When my wife and I momentarily had two F-body cars, remember the 79 Z-28 and 79 TA, she found the Z-28 easier to drive. The cars were virtually identical in size and shape, close in performance and handling yet the Camaro was tame. I found that to exist as well. The TA had better fitting parts and better paint but the Z-28 was very easy to drive. It had better manners. It handled nicely in corners and required a lot less driver effort. In the TA, the steering was tighter, the ride was harsh, torque was more noticeable and most importantly, you had to shift that Hurst yourself. There was more to do…more to deal with in traffic. It was like riding a farm horse versus a stallion with a temperament all its own. It wasn’t the TA's manual transmission; it was simply a lot more of a car to handle, in every respect. The TA was spirited and you'd expect it to be different. It appeared cocky with the bold golden bird on the hood. The car, sitting at idle bouncing that shaker…it was making a statement. The car was saying: "I am hot, I am a lot to handle. Only the best drivers can drive me well!" These attibutes contributed to my wife's belief that my TA was not easy to drive. It was not just perception on her part, it was reality. As I stated above, the F-body car was something more, and in this case it was true. However, that Z-28 was a nice, driveable car.

Going back to my earlier comment, "the general population wants a car that was easy to drive and inexpensive to run," the Mustang was marketed for the general populous and Ford has done a remarkable job creating and maintaining that image. The Mustang appeals to young men and women and the older maturer crowd. It is perceived as a sporty looking car that is nimble and not too costly to purchase or operate. It is also perceived as a nice car. People want to drive a nice car. In contrast, GM marketed the F-body, in my opinion as rude, go-fast serious pseudo-sports car that had the guts to handle any roadway challenge. That brutish muscle car image was a little too much of a threat for the average consumer even though you could buy a very tame Camaro or Firebird. The macho image of the Camaro and Firebird was strong!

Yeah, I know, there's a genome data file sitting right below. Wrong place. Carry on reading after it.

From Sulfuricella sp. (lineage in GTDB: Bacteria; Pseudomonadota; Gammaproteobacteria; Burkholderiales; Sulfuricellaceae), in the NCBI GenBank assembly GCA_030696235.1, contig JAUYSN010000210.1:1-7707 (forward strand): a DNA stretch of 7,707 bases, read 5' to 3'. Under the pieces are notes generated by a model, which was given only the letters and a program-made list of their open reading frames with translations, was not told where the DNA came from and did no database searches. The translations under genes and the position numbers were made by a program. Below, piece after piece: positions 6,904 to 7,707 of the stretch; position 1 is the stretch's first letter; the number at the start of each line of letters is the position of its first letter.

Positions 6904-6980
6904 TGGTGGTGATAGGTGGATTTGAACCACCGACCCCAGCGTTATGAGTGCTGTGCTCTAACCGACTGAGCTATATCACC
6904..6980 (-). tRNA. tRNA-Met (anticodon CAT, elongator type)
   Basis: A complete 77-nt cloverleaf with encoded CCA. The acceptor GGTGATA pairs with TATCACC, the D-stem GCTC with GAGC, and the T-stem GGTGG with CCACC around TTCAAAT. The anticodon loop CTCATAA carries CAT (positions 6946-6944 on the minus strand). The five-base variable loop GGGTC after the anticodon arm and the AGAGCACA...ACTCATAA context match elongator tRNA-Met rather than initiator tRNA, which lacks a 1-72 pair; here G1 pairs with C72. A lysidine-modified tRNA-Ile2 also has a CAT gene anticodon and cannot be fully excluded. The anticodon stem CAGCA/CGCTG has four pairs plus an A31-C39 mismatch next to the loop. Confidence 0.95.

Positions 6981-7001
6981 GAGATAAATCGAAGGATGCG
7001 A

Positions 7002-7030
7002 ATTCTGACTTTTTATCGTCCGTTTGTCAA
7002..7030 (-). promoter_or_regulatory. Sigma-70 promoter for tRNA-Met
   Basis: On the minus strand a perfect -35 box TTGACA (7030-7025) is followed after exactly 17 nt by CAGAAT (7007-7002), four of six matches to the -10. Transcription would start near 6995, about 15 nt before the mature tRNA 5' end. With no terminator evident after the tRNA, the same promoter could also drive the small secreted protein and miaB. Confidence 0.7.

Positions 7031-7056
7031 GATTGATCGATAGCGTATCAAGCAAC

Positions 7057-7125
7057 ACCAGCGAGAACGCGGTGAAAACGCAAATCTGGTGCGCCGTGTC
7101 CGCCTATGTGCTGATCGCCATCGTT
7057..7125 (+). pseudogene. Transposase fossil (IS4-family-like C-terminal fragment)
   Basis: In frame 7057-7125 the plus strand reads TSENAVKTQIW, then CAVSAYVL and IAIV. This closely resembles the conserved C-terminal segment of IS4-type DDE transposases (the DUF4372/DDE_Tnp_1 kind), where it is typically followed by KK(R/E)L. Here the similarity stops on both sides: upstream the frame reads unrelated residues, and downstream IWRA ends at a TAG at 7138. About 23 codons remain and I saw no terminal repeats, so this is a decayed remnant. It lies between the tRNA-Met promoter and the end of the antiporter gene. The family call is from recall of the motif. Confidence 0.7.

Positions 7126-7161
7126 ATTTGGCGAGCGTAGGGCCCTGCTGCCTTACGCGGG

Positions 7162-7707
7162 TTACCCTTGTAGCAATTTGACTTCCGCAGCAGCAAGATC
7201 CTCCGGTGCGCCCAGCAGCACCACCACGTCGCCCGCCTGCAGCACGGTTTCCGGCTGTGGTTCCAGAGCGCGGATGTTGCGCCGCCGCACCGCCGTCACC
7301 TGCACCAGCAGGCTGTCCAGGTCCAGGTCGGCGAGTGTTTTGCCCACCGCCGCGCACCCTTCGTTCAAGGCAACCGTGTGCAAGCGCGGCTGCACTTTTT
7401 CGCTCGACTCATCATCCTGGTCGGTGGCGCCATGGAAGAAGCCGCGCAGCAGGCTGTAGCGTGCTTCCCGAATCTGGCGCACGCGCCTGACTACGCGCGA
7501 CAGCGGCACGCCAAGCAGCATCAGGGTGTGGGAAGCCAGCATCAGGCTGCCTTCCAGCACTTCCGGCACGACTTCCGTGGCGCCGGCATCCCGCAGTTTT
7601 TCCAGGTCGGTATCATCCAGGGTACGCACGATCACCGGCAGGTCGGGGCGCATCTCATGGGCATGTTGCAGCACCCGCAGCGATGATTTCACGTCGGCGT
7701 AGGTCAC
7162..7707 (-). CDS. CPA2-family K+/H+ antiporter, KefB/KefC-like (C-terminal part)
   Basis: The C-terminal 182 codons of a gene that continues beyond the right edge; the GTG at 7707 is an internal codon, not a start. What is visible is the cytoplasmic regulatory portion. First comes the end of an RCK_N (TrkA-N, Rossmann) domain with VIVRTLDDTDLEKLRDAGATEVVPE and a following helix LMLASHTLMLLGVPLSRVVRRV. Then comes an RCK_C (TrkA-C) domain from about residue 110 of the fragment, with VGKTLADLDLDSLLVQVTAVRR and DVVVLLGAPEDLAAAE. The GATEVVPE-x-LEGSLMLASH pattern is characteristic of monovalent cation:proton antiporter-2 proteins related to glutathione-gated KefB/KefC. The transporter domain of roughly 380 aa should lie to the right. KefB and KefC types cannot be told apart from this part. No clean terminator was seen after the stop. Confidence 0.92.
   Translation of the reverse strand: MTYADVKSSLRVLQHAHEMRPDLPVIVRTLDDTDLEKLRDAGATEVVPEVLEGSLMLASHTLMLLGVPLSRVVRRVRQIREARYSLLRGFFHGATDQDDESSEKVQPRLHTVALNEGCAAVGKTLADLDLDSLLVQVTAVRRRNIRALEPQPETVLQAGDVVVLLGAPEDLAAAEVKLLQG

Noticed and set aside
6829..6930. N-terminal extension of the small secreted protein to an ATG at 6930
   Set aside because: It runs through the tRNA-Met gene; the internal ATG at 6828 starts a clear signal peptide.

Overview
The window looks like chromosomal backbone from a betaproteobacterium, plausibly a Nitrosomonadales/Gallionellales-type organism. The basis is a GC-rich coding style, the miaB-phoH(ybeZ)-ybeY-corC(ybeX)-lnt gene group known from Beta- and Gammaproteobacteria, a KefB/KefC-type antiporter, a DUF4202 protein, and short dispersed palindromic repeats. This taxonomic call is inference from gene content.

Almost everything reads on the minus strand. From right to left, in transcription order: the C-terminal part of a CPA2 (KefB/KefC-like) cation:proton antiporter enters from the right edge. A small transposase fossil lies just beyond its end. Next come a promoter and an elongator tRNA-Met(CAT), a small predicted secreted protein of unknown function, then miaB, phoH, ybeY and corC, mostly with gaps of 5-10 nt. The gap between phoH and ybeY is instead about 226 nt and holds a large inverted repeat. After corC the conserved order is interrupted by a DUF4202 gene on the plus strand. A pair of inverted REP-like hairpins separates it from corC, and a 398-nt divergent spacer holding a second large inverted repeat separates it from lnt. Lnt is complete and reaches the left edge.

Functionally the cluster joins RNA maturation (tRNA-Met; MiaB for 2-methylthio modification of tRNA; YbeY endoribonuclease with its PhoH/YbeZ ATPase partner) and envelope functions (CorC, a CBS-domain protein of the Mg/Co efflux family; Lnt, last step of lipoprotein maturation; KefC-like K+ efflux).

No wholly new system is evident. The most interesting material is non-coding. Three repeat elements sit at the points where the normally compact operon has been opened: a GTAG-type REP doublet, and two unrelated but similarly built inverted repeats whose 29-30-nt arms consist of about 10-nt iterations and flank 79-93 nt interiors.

Today's Mustang comes in all flavors. That was not always the case. Remember the Mustang II. The Mustang Cobra GT, in comparison, for example, is a very spirited car just like the 4th generation Camaros and Trans AMs. None of these powerhouses are for the average buyer or driver. While the powerful, no kidding around Mustang do run up and down the streets, that ever present macho image is foreshadowed by the nice car image created and marketed so successfully by Ford. Buyers flock to the Mustang because of its overall nice car image. The F-body died because every Camaro and Firebird, whether powered by a 6 or V8, was perceived by potential consumers as a spirited macho car—a car too much to handle and expensive to run. This was not really the case. What a shame that perception persisted.

What does the end mean? Well I believe we need to be thankful for what we have in our garages. From the early growing performance days of the ‘60s, to the debilitating smogger performance years of the ‘70s and early ‘80s to the inspiring technological advancements of the ‘90s through 2002, the F-body endured to become an automotive legend and now a true classic. Moreover, our existing Camaros and Firebirds will live on forever especially if we drive and maintain them. A toast is in order: "Long live the F-body!"